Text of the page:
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François Sockhom MEY
3 rue Frédéric Chopin, 59320 Haubourdin, France.
Email: [email protected]
A new species of Nepenthes L. (Nepenthaceae) from southern Cambodia, Nepenthes
bokorensis Mey, is described and illustrated. The relationship between this new
taxon and its putative relatives, N. kampotiana Lecomte, N. smilesii Hemsl. and N.
thorelii Lecomte is also discussed.
Key words: Nepenthes, Cambodia, carnivorous plants, taxonomy.
Cambodia, Laos, Thailand and Vietnam.
This geographic area has not received
thorough treatment in comparison to the
better known centres of Nepenthes
diversity such as Borneo, Sumatra or,
more recently, the Philippines (Clarke,
1997, 2001; Jebb & Cheek, 1997, 2001;
Nerz & Wistuba, 1995; Robinson et al.,
2009). In fact, the literature on Indochinese Nepenthaceae is extremely poor
and almost no published research has
been carried out since the late 1890s and
the early 1900s.
The chronology of the Indochinese
species can be summed up as follows:
William B. Hemsley described
N. smilesii Hemsl. from a Thai specimen
in 1895; John M. Macfarlane described
N. anamensis Macfarlane based on a
Vietnamese type specimen in 1908; in
1909 Paul Henri Lecomte named three
taxa: N. geoffrayi Lecomte and N.
kampotiana Lecomte based on Camb-
The geographical term Indochina is used
to refer to the south-east Asian countries
located between India and China,
namely Burma, Singapore, Thailand,
Vietnam, Cambodia, Laos and Peninsular Malaysia. The term is often
confused with French Indochina, which
was used, from 1887 onwards, to refer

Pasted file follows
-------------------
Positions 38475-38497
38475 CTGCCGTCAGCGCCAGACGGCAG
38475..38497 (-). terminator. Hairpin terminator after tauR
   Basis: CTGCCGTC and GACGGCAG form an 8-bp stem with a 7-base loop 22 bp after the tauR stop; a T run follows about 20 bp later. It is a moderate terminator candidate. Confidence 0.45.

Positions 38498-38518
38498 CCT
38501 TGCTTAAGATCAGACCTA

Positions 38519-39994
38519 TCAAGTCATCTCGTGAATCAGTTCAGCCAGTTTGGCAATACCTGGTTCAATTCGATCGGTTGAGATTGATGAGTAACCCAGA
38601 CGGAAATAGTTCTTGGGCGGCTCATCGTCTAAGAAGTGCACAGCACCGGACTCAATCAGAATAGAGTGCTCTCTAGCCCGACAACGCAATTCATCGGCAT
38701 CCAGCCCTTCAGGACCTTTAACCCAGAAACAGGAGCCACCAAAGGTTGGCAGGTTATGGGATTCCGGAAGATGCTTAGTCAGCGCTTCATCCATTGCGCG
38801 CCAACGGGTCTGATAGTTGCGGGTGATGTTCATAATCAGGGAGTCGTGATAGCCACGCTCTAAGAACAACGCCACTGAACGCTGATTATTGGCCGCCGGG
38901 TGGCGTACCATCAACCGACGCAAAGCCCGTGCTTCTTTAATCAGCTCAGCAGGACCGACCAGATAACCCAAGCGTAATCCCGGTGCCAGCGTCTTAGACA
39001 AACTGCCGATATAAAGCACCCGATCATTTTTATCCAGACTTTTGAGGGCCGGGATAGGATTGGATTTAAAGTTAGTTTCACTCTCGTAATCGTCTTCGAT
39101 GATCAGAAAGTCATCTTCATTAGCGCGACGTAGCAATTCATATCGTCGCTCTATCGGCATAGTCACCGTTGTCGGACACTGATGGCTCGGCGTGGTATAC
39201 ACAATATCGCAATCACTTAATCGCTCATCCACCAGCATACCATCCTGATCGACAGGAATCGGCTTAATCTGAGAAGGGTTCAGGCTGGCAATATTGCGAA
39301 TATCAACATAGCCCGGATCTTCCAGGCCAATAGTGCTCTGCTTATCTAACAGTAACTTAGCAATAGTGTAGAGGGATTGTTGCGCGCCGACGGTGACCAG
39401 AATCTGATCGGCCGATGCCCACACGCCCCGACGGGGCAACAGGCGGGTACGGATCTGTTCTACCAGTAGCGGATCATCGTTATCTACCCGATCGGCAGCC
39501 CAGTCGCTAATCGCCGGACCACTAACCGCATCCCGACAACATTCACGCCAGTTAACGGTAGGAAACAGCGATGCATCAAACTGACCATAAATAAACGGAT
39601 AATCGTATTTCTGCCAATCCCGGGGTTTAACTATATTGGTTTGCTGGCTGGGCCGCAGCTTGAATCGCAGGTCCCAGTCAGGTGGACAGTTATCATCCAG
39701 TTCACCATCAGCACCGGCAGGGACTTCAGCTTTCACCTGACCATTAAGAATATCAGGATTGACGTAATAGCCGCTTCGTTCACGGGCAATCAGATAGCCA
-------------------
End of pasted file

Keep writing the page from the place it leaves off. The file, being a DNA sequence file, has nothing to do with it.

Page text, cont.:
to Vietnam (formerly the states of
Tonkin, Annam and Cochinchine),
Cambodia and Laos (Brocheux &
Hemery, 2001). Thailand itself was
regarded as an independent and uncolonised buffer state between French Indochina (Cambodia, Laos and Vietnam)
and British Indochina (Burma).
In this work, the term Indochina will
exclude Peninsular Malaysia and Singapore, as that region is usually treated
with Borneo in the Nepenthes literature,
and will focus on the countries of
regions of Cambodia being one of the
best-known examples.
- Most of the type specimens are comprised of fragmented material, making it
difficult to study the species from that
area. Further, the location data for certain specimens is incomplete or misleading. For example, N. geoffrayi and
N. kampotiana have been recorded from
“Kampot, Cambodia”, but Kampot is
both the name of a southern province
and the name of its principal city.
- Finally, the Indochinese species form a
group of superficially similar species.
To the untrained eye, they all appear to
share identical narrow leaves with
clasping leaf bases and reddish lower
pitchers. Their inflorescences are also
similar, consisting of a raceme with oneflowered pedicels. Until recently, the
delimitations of these Indochinese
species were completely unknown and
most herbarium specimens from Indochina were often incorrectly labelled as
“N. thorelii”, “N. aff. Thorelii”, “N.
anamensis” or were simply left undiagnosed.
In his forthcoming work, Pitcher
Plants of the Old World (2009), Stewart
McPherson will reinstate N. kampotiana
and synonymise N. anamensis with N.
smilesii following the interpretation provided to him by M. Cheek (pers.
comm.), an interpretation that is fully
supported by the author of this text (F.